Cannabis might provide more relief from chronic pain than prescription drugs, new research suggests.

The large Australian study found that use of the illegal drug for pain relief is common among people with chronic pain, such as low back pain, neck pain and migraines.

The study also found that cannabis users report greater pain relief in combination with prescription opioids, such as morphine and oxycodone, than when opioids are used alone, the researchers said.

The study of 1500 Australians, led by researchers at the National Drug and Alcohol Research Centre at UNSW, is expected to intensify the debate about allowing cannabis use for medical purposes.


Does Cannabis Ease Chronic Pain Better Than Opioids?

Cannabis can ease chronic pain more effectively than conventional medicines, according to a new study likely to flame the debate on the medical use of marijuana.

Researchers from the Australian National Drug and Alcohol centre found that patients with chronic pain who used the drug said it eased their symptoms better opioid medications, which are highly addictive and can cause accidental overdoses. 

The study analysed 1,500 patients, aged in their late 40s and early 50s, who suffered from conditions including back pain, migraines and arthritis, and were being prescribed with heavy-duty opioid medications, such as morphine and oxycodone. 


Thousands rally after father arrested for giving dying daughter cannabis oil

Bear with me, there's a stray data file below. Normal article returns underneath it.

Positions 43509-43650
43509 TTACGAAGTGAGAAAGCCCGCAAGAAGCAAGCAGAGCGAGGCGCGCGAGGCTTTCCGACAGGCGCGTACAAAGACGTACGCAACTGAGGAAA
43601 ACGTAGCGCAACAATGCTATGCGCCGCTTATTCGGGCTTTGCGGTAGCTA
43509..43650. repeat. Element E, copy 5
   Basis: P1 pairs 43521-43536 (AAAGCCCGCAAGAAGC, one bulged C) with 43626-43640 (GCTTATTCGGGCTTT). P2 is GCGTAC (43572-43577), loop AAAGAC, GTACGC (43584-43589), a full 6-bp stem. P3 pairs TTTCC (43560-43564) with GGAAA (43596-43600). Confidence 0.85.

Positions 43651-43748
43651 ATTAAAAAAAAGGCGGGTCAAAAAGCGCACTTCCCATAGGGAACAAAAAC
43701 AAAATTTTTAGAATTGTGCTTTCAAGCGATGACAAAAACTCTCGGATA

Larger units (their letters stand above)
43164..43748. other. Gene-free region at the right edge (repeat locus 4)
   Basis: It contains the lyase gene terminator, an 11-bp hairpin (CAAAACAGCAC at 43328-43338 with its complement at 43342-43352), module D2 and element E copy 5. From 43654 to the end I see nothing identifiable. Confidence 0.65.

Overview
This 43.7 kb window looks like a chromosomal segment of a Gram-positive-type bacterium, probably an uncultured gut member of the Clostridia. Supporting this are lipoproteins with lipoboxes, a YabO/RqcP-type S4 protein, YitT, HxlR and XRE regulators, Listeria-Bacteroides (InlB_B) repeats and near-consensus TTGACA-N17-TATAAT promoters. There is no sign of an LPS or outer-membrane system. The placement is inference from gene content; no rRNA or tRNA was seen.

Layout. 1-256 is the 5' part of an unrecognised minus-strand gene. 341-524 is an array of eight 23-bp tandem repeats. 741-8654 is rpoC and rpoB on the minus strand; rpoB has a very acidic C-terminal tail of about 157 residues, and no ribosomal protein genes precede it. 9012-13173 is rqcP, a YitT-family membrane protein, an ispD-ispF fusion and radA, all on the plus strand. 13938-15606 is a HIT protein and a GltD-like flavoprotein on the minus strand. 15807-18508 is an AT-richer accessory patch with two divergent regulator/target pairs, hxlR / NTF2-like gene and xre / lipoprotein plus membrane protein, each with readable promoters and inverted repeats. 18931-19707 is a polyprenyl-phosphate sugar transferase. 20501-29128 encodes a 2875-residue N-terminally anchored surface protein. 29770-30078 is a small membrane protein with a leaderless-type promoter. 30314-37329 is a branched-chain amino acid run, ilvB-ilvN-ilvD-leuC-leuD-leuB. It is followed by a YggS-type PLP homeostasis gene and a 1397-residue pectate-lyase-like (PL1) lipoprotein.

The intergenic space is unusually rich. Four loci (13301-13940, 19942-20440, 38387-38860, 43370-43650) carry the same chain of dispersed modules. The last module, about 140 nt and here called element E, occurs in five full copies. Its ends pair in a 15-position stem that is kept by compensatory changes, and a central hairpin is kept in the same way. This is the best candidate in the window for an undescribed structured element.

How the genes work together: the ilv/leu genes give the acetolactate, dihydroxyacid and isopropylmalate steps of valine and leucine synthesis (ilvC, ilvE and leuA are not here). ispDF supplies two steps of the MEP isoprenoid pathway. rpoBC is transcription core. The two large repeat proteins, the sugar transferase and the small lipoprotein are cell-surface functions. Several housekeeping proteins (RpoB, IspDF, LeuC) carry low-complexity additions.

Thousands are rallying to support an Australian man arrested for giving his dying daughter cannabis oil to relieve her harsh symptoms.

Adam Koessler, whose daughter, Rumer Rose, is suffering from late-stage cancer, is barred from seeing the 2-year-old because of bail conditions, the Mirror reported.

He has said the oil led to a “miraculous” improvement for the deteriorating girl, who is now in intensive care.


Intervene on behalf of Adam Koessler, arrested on 2nd January 2015

Adam Koessler is a loving father who was arrested on 2nd January 2015 for allegedly administering medicinal cannabis oil to his 2 year old daughter, after she was diagnosed with stage 4 Neuroblastoma.  
Adams bails conditions were amended in the Brisbane Magistrates court on 16th January, to allow him to see his daughter, who is receiving treatment in the Lady Cilento Children's hospital - South Brisbane. 
His visitation with his child has been restricted by the hospital who have defaulted to existing court orders, issued by the family court in 2013. 
He is not kept informed of her treatment, her progress and not informed when she is having surgery or of significant information relating to her care and treatment.


Occasional marijuana use 'boosts lungs'

Marijuana plant. Picture: AP Source: AP

PEOPLE who occasionally smoke marijuana do not suffer long-term lung damage the way cigarette smokers do and may actually experience a slight improvement, according to a US study published today.

Since the research includes more than 5000 people over 20 years, the authors say it should help clear up some of the confusion about the risks of marijuana smoking, which is increasingly common in the US.

However, they warned that the risks of heavy marijuana use were difficult to assess and cautioned against regular or frequent smoking.